It’s time for us to look ahead once again to what the next 12 months may have in store for the architecture industry, as we predict our top five architecture trends for 2019. Last year, sustainable elements in architecture continued to draw plaudits in terms of design, if not necessarily in widespread adoption. A work in progress perhaps. And so while sustainability in design and construction methodology will likely strengthen in 2019 as a concept, albeit gradually, we leave this out for this year’s list. Instead, we focus on new and potentially transformational initiatives and concepts, for which 2019 could prove to be the stepping stone towards wholesale endorsement.
Appetite for the creation of refined spaces that embrace the connection between outdoors and indoors has grown to such an extent that the movement now demands more intricate consideration. No longer is the mere inclusion of large windows, allowing for the passage of an abundance of natural light, and the incorporation of outdoor elements – such as plants within interiors – enough to satisfy this aspirational trend. A glittering example of the outdoor/indoor concept which embraces a new approach to this interplay and association can be seen in BSBG’s design for a gastro lounge, set within a new five star hotel currently under construction in Dubai. A naturally flowing design fuses the two divergent environments quite seamlessly; creating a synergy and association that manifests the charm and seclusion of an indoor environment, combined with the characteristics and natural surrounds of outdoors. The seamless transition between interior and external provides a unique, mood-enhancing experience for the end-user, offering all the peace and well-being associated with being close to nature, but with the feeling of sanctuary that a pleasant interior can portray. This concept will likely be developed as the year progresses, with pronounced, exploratory indoor/outdoor design approaches adopted by designers throughout 2019.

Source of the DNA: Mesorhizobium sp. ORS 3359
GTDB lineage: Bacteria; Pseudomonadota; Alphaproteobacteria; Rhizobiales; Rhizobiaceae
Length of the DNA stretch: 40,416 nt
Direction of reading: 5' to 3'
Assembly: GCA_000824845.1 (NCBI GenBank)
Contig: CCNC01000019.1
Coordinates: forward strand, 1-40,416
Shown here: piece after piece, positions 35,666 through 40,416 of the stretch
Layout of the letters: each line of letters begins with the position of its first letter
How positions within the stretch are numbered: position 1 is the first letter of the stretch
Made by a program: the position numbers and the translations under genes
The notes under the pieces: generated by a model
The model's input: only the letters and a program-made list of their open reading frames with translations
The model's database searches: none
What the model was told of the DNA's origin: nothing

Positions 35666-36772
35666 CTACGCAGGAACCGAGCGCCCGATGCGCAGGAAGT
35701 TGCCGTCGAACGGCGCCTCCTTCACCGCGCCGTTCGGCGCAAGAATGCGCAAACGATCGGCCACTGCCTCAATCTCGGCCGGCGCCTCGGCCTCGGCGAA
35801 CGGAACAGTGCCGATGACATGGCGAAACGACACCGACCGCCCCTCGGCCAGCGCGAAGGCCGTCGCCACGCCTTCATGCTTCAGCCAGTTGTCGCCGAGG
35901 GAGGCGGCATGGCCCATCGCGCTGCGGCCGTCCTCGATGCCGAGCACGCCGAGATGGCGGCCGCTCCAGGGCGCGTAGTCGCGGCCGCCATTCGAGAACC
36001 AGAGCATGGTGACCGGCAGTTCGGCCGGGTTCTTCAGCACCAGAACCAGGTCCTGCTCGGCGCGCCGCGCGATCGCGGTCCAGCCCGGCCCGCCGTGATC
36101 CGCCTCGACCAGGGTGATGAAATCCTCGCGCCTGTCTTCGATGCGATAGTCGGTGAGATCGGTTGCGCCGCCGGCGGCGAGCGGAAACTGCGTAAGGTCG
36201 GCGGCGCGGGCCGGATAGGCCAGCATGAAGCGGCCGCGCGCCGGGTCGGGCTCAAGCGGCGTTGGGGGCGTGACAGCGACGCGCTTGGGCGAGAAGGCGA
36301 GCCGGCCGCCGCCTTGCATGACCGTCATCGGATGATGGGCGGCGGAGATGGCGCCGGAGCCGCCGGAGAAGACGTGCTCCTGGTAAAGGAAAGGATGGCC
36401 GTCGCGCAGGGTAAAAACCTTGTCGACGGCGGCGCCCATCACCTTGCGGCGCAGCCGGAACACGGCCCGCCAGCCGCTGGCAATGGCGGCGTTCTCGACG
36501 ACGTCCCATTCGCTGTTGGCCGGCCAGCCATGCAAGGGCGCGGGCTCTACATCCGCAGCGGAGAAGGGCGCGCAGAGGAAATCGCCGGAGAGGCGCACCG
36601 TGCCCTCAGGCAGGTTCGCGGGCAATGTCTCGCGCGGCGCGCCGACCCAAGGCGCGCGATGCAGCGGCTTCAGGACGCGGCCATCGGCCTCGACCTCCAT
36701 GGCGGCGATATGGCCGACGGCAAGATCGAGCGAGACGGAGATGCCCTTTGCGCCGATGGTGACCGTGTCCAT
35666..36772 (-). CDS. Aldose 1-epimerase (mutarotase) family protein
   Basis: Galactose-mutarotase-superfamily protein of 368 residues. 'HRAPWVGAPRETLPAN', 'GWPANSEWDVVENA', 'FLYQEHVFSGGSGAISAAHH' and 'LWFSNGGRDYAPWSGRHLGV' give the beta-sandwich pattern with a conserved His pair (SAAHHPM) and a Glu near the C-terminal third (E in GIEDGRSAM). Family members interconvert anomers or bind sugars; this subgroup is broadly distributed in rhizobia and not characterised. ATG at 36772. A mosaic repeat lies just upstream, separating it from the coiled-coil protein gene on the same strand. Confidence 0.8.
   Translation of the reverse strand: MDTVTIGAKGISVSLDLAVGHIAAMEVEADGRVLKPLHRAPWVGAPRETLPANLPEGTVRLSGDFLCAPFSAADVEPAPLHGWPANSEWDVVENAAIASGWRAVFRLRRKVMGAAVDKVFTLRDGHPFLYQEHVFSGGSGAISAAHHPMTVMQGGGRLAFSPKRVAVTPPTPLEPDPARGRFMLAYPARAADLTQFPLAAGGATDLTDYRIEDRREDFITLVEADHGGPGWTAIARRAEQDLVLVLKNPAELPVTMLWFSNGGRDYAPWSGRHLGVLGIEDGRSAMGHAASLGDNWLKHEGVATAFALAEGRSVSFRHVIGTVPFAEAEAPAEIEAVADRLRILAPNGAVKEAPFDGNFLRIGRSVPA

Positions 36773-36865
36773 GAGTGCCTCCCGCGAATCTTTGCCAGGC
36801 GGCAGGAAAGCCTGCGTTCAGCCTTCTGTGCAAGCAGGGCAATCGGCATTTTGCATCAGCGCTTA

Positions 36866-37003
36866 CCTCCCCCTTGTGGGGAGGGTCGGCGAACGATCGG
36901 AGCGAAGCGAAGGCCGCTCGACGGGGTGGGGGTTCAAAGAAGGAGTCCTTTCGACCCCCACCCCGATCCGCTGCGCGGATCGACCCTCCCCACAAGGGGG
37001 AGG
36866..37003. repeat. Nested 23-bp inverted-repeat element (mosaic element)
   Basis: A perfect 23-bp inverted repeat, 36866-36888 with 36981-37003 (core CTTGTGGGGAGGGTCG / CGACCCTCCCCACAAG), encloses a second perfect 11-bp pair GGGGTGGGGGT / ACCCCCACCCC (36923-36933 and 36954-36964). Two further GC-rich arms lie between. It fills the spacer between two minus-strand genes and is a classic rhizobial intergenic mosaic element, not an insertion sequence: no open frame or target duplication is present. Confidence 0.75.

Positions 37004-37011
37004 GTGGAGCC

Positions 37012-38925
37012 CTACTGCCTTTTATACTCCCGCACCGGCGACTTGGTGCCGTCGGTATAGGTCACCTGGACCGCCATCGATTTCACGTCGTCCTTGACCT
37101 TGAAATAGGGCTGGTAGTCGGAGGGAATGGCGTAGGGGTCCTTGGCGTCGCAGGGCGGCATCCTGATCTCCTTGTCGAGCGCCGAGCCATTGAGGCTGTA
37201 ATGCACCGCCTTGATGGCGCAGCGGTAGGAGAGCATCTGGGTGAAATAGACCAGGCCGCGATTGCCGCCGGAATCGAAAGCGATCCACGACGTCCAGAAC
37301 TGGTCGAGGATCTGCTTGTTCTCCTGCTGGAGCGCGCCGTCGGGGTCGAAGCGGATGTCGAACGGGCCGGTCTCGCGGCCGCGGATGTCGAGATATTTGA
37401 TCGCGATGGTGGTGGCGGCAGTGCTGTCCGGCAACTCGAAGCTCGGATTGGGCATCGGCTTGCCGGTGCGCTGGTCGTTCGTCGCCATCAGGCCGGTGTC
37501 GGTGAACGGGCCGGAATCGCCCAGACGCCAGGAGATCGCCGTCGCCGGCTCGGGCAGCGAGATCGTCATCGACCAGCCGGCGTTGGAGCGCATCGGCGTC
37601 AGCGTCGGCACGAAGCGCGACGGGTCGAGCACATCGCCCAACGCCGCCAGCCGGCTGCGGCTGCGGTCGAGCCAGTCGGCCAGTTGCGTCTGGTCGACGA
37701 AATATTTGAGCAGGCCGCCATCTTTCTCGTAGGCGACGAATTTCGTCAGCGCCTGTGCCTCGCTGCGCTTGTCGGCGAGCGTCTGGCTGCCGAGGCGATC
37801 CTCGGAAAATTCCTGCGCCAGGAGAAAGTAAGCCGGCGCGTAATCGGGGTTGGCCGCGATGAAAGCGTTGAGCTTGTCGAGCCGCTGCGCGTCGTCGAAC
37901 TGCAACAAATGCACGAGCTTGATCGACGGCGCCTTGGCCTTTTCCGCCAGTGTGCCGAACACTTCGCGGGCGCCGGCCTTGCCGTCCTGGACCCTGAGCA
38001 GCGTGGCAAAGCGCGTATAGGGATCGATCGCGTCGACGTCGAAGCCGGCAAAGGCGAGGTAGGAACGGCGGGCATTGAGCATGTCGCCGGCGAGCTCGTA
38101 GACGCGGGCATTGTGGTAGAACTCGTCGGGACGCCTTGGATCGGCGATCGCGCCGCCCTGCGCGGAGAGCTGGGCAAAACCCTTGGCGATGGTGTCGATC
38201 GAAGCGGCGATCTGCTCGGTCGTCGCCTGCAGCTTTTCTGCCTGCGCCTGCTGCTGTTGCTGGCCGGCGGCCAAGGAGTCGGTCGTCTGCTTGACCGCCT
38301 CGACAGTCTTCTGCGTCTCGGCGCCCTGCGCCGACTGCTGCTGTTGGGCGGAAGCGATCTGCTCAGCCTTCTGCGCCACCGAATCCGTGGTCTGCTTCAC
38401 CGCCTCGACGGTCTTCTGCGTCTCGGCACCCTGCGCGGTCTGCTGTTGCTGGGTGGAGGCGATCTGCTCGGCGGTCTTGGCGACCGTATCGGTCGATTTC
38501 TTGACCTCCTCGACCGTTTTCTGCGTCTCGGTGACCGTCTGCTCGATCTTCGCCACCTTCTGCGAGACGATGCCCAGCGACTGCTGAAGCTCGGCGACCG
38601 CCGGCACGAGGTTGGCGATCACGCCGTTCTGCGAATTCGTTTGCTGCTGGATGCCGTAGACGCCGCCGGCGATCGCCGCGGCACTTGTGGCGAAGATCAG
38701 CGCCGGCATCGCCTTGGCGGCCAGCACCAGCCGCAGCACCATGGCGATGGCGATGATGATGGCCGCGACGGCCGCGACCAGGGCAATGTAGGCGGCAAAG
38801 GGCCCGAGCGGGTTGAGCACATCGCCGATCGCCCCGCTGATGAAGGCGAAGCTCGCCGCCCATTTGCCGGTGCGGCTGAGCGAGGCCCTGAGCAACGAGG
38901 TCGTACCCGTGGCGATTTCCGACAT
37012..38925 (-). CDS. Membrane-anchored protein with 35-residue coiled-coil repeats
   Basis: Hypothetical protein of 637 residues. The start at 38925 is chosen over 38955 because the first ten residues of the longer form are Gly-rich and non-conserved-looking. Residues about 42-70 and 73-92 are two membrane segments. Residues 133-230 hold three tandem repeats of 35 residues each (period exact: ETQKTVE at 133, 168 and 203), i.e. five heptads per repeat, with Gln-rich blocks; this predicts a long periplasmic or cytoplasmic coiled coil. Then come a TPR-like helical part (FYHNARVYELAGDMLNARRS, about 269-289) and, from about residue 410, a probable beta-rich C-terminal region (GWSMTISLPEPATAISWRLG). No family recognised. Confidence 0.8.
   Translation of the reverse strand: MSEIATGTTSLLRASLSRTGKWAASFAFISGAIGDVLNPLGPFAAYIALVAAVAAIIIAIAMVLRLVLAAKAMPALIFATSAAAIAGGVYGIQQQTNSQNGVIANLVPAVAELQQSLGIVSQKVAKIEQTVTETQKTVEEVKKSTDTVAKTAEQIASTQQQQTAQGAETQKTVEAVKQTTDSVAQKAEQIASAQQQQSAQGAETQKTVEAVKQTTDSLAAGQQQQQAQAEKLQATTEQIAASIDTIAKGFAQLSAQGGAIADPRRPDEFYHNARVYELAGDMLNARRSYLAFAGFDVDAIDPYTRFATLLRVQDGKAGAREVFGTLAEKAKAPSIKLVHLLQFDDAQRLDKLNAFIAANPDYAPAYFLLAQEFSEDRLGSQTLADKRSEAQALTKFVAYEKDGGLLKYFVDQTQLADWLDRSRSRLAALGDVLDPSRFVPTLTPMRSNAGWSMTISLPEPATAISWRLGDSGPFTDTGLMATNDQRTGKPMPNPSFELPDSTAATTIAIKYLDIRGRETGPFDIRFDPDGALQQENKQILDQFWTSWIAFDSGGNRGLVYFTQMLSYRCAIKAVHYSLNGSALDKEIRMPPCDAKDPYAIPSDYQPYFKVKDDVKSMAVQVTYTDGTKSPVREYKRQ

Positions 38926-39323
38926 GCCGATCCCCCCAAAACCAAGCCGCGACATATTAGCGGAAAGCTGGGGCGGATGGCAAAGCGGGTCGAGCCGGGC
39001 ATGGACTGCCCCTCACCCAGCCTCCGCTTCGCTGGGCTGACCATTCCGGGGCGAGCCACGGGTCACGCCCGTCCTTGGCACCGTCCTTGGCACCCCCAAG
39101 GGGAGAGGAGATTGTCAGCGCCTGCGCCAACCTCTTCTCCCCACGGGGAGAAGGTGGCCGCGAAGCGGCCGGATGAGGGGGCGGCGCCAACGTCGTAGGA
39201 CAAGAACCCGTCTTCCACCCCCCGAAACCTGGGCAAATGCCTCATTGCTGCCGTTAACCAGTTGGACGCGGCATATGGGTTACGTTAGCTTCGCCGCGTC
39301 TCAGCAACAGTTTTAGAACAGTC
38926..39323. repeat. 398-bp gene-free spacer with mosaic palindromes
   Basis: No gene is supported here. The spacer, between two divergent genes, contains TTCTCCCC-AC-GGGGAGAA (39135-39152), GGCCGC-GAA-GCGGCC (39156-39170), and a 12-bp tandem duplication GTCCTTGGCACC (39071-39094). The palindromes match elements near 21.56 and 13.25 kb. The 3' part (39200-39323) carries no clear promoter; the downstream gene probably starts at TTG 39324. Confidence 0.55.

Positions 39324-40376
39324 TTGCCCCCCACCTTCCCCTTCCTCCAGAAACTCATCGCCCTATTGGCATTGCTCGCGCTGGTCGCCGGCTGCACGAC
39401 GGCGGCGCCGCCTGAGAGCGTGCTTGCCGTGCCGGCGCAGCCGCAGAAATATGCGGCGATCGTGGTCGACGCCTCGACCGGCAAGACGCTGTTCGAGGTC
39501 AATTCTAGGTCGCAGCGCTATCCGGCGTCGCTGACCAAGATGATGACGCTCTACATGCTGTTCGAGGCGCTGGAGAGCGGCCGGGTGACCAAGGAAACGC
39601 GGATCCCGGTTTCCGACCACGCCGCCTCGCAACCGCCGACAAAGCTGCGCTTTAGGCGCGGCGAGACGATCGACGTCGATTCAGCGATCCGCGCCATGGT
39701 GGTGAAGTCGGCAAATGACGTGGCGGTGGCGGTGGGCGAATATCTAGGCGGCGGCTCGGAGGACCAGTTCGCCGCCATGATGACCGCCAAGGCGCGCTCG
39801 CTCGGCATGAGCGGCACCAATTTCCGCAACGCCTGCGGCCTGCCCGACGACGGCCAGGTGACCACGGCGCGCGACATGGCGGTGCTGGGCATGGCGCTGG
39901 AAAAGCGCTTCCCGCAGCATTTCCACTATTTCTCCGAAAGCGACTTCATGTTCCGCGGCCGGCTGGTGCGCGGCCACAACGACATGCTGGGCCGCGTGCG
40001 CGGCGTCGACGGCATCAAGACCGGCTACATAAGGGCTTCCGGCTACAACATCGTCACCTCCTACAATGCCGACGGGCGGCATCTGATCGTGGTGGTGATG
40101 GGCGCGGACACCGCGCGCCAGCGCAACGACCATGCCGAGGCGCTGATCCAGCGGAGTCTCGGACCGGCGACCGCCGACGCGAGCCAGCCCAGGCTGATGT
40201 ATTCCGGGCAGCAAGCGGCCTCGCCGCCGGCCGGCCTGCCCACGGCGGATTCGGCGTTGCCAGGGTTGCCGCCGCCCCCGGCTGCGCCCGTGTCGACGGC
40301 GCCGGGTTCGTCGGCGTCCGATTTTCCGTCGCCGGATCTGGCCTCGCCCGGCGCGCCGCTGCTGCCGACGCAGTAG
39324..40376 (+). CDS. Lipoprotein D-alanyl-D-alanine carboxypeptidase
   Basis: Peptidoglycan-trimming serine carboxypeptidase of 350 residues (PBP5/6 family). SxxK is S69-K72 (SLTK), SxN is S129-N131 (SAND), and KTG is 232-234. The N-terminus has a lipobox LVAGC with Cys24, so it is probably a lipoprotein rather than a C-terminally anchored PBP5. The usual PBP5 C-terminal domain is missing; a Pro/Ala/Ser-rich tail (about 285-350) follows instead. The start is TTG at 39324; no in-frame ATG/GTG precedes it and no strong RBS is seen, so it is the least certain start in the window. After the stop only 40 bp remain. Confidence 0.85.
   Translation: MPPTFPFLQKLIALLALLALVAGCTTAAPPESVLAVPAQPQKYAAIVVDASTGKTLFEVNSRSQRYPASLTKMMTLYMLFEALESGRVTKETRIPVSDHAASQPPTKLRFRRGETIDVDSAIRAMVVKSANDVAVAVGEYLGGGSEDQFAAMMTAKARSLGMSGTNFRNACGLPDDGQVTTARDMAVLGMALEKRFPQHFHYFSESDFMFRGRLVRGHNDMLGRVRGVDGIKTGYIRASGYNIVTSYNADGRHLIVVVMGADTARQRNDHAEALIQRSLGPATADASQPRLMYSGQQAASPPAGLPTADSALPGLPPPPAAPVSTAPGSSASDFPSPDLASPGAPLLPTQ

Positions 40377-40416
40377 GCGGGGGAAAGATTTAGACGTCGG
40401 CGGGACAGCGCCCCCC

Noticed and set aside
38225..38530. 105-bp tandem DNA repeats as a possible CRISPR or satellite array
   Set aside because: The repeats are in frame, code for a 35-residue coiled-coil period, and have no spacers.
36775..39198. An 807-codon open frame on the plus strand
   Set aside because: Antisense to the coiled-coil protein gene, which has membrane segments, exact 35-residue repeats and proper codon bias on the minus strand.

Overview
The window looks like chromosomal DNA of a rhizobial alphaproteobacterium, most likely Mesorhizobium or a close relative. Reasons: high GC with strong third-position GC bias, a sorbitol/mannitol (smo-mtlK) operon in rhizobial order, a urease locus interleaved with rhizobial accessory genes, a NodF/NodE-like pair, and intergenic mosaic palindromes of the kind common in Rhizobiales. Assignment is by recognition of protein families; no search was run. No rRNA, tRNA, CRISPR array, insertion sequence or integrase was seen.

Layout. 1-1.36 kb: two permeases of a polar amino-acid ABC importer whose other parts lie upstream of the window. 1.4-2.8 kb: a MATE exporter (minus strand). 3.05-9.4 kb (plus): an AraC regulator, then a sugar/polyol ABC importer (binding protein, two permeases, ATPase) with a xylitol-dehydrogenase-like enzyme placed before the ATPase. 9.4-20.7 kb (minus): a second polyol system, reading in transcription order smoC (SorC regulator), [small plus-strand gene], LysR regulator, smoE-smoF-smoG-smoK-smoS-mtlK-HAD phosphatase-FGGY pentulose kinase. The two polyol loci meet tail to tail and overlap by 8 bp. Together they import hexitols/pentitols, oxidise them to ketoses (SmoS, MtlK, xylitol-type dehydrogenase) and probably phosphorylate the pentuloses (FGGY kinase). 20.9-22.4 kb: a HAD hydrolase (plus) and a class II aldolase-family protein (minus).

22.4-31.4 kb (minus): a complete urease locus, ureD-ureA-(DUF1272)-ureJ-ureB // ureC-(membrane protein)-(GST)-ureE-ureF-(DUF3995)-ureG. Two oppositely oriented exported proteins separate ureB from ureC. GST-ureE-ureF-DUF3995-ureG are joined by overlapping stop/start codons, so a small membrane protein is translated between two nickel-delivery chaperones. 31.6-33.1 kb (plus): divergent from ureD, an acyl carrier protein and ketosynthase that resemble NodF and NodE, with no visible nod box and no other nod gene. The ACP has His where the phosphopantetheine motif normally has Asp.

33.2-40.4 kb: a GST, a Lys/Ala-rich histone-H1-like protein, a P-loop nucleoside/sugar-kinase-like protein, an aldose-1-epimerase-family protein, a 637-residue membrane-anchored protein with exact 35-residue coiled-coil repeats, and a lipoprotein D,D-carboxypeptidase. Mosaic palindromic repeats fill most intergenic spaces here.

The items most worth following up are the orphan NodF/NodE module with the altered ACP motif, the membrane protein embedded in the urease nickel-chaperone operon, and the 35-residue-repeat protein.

Many a scientific paper has been written in consideration of the real benefit of open plan, open space design. Is it really the most productive office layout? Within the home, do we really enjoy and get the most out of mingling cooking, sleeping and entertaining in a single space? The answer here is that it’s clearly not for everyone. And so now a new approach is very quickly gaining traction. Segmented open-space design is a result of architects and designers understanding the importance of creating definition within open spaces. Providing a tangible difference within open plan for areas that serve different functions, while also preventing large spaces from seeming dull and uninspiring. Some of the design techniques used to accomplish this include a shift in colour, materials, differing floor levels, glazed articulation, or distinct lighting to create a visual understanding of varying spatial functionality.
Pantone, the world’s colour matching system, predicts ‘Pantone 16-1546’ to be the colour of 2019. And who are we to argue? Otherwise referred to as ‘Living Coral’, this tone is described as a “life-affirming shade of orange with a golden undertone”. A vibrant but comforting colour which actually runs perilously close to being a touch overbearing and garish, before the soft undertone provides reassurance and an almost rousing sentimentality. Authentic and intimate – the antithesis of contemporary mainstream culture. Expect to see Living Coral appear within interior design, either as an accessory colour or within a feature wall. For those looking to make a bold and daring statement with playful intent, Living Coral looks set to be the go-to shade for 2019.
The advantages of modular building construction are plentiful, and all hold great appeal for developers; particularly in consideration of the challenging conditions we currently see within the industry. Shorter construction times, higher and more consistent quality, financial savings and reduced disruption on site are just a selection of the benefits that come from the off-site manufacture of buildings or segments within interiors. For BSBG, projects such as Bluewaters Residential and Aloft City Centre Deira saw huge gains from the incorporation of modular components built in state-of-the-art facilities off-site. It’s inevitable that this will increase and become more all-encompassing in terms of its application during 2019.
During 2018, BSBG utilised LiDAR and 3D Surveying as a solution for a renovation project in response to a need for the highest level of building information accuracy. By combining the use of high-precision laser scanning with detailed 3D modelling capabilities, information and plans were produced with accuracy to within 2mm. 3D Surveying is now in high demand, but its value and speed could be further enhanced by the incorporation of drone technology. During 2018, the use of drone photogrammetry for the creation of 3D Revit models was incomparable to the accuracy level of LiDAR, but as technology continually evolves drones could well replace the use of lasers in completing 3D surveys of a site or existing development.